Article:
E-mail: jwoulfe@ottawahospital.on.ca

Acta Neuropathol (2005) 110: 317–319

DOI 10.1007/s00401-005-1054-0

pigmented neurons and astrocytic gliosis. Tau immunostaining

(using rabbit polyclonal antibody, 1:300,

Dako) and Bielschowsky silver staining revealed a

poorly developed neuritic component surrounding the

plaques as well as abundant intraneuronal neuro.brillary

tangles. These were identi.ed in all areas of neocortex

examined where they were concentrated in layers

III and V. Neuro.brillary tangles were also present in

the hippocampus, striatum, thalamus, substantia nigra,

and locus coeruleus.

Immunoblotting was performed on proteinase

K-treated brain tissue using anti-PrP antibody 3F4

(Senetek 1:10,000, 1 h, room temperature). The signal

was detected with the enhanced chemiluminescence

plus detection system (ECL Plus, Amersham) and visualized

with the Storm 860 (Molecular Dynamics). The

immunoblot showed prominent bands in the ranges 18–19

and 27–29 kDa, a truncated fragment at 8 kDa and

higher molecular mass fragments (Fig. 2). Notably, the

21- to 30-kDa isoforms described in sporadic Creutzfeldt-

Jakob disease (CJD) and in GSS variants lacking spongiform

change were absent, as reported previously [12].

The entire PrP gene open reading frame was ampli-

.ed from genomic DNA by PCR. The resultant PCR

fragments were then sequenced using dideoxy cycle

sequencing with dye-labeled primers on an ABI377

automated sequencer. This revealed homozygosity for

valine at codon 129 (PrP:Val129/Val1129) and a missense

substitution of adenosine to guanosine in the second

nucleotide of codon 217 was observed, resulting in an

amino acid substitution of arginine for glutamine at this

site (Q217R).

Fig. 1 Microscopic pathology.

a, b Multicentric plaques in a

hematoxylin and eosin-stained

section of the frontal cortex (a)

and in the cerebellar cortex

immunostained for PrP using

monoclonal antibody 3F4 (b).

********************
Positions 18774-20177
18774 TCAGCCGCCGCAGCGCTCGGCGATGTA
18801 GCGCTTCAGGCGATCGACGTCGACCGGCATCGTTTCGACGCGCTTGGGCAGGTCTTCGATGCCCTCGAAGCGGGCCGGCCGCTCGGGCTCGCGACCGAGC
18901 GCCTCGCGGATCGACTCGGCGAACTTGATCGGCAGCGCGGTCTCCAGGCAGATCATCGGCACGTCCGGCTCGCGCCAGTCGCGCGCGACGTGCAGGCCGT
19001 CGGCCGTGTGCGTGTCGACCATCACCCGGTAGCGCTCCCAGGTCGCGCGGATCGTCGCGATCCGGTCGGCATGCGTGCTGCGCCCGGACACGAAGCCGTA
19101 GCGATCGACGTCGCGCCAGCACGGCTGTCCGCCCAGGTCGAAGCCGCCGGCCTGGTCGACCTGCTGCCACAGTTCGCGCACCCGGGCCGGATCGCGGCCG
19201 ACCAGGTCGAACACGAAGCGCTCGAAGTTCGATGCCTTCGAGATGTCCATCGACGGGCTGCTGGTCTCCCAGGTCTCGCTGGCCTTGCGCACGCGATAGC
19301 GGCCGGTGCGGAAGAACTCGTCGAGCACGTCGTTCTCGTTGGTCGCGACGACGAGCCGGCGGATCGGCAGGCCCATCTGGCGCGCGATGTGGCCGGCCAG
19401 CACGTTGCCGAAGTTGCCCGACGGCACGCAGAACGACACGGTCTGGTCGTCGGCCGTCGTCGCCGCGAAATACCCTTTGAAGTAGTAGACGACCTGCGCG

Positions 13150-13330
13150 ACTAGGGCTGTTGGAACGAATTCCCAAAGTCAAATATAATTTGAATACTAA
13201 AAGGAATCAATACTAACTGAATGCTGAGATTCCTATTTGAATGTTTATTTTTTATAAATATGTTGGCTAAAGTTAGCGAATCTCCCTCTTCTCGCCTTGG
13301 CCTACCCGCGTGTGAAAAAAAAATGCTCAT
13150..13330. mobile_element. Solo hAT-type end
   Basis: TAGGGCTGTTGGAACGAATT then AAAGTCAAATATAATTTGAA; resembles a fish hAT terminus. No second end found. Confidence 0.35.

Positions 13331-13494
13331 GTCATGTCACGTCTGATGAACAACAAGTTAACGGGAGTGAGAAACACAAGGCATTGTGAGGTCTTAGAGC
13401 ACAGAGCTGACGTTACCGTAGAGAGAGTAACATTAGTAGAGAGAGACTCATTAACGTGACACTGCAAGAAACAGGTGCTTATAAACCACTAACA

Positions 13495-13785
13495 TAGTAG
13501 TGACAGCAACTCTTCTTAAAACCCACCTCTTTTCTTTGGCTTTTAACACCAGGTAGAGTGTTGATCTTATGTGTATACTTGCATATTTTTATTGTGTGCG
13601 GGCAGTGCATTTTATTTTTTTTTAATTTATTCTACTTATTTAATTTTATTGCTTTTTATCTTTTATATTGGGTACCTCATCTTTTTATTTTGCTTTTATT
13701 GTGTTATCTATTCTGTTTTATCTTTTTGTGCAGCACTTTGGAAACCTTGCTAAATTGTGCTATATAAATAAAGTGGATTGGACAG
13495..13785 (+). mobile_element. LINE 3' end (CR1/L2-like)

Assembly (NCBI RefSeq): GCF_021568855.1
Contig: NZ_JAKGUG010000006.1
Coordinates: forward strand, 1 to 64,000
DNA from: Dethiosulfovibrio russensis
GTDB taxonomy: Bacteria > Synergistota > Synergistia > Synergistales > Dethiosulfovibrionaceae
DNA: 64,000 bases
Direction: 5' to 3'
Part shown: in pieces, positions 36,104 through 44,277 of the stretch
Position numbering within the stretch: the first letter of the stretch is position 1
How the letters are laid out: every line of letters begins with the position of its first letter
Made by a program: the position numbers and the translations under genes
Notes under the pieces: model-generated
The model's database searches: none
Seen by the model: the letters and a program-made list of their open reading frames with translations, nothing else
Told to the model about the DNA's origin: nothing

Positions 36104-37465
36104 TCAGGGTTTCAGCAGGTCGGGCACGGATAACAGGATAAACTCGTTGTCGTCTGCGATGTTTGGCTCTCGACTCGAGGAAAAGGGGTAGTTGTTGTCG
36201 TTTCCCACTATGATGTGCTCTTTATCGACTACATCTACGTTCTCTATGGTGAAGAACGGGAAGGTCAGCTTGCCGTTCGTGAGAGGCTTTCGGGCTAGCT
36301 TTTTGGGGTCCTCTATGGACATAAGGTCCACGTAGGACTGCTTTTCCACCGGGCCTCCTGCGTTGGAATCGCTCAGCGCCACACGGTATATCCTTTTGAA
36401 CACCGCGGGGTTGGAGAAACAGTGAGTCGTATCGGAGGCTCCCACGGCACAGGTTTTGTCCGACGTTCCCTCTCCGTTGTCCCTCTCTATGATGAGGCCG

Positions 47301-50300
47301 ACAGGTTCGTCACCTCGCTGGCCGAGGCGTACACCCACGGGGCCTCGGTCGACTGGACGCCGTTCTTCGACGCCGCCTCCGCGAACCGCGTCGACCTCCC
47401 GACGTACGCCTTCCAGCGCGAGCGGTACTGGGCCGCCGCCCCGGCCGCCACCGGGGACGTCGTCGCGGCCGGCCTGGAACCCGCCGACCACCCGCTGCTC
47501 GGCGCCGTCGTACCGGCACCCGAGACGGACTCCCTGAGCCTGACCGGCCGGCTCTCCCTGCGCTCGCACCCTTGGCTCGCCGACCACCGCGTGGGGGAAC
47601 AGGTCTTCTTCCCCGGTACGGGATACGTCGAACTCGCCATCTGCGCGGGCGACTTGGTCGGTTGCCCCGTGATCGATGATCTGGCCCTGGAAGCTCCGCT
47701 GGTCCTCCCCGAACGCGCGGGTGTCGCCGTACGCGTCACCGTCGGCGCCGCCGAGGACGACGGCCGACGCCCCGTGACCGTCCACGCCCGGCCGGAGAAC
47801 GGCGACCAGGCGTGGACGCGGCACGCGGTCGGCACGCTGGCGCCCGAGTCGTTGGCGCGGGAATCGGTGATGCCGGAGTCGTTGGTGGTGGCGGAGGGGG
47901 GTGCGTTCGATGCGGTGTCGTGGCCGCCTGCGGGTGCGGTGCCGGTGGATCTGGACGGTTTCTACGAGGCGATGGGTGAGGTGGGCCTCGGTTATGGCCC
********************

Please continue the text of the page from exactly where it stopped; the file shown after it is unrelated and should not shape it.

c, d Frequent PrPimmunoreactive

plaques in the

frontal neocortex (c) and the

molecular layer of the cerebellar

cortex (d). e, f Tauimmunoreactive

neuronal

neuro.brillary tangles and

neuropil threads (e) and plaqueassociated

dystrophic neurites

(f) in the frontal cortex (PrP

prion protein). Bars a, f 50 lm;

b 125 lm; c, d 0.5 mm; e 30 lm

318

The clinical diagnosis in this patient was FTD. At

di.erent times in the clinical evolution of her disease,

Pick’s disease and corticobasal degeneration were

entertained as diagnoses in our patient. However, the

neuropathological diagnosis in this case was GSS. There

is precedence for clinical overlap between inherited prion

disease and FTD. Nitrini et al. [11] described the clinical

features of 12 patients from a family with CJD associated

with a point mutation (T183A). The clinical features

were consistent with FTD and parkinsonism linked

to chromosome 17 (FTDP-17).

The point mutation described in the present case

(Q217R) has been described previously in a single

Swedish pedigree [6]. The present case displays several

similarities, both clinically and pathologically to the

Swedish cohort. Pathologically, the Swedish patients

displayed profound tau-positive neuro.brillary

pathology as well as b-amyloid deposition at the

periphery of many of the PrP plaques. Neuro.brillary

tangles have been described in GSS patients with the

Y145Stop [9], F198S [2], P105L [10, 14] and A117V

[13] mutations. The mechanisms underlying neuro.-

brillary degeneration in these forms of GSS remain to

be elucidated. It has been suggested that the Ab

deposited in association with the PrP plaques contributes

to the development of neuro.brillary pathology

is these forms of GSS [4, 7].

In summary, this case of neuropathologically con-

.rmed GSS caused by a Q217R mutation in the PrP

gene expands the pathological spectrum of FTD as well

as the clinical spectrum of prion diseases. It is tempting

to speculate that the formidable cortical neuro.brillary

burden in our case is relevant with respect to the predominantly

cognitive clinical manifestations, leading to

the clinical diagnosis of FTD.

Acknowledgements The authors wish to acknowledge the assistance

and contributions of the Canadian CJD Surveillance System.

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Fig. 2 Proteinase K-treated PrP immunoblot shows prominent

bands (arrows) of 18–19 and 27–29 kDa, a truncated fragment at

8 kDa and higher molecular mass fragments (lane 1). This pattern

is distinct from the type 2a (lane 2) and type 1 (lane 3) banding

patterns seen in sporadic Creutzfeldt-Jakob disease

319TSS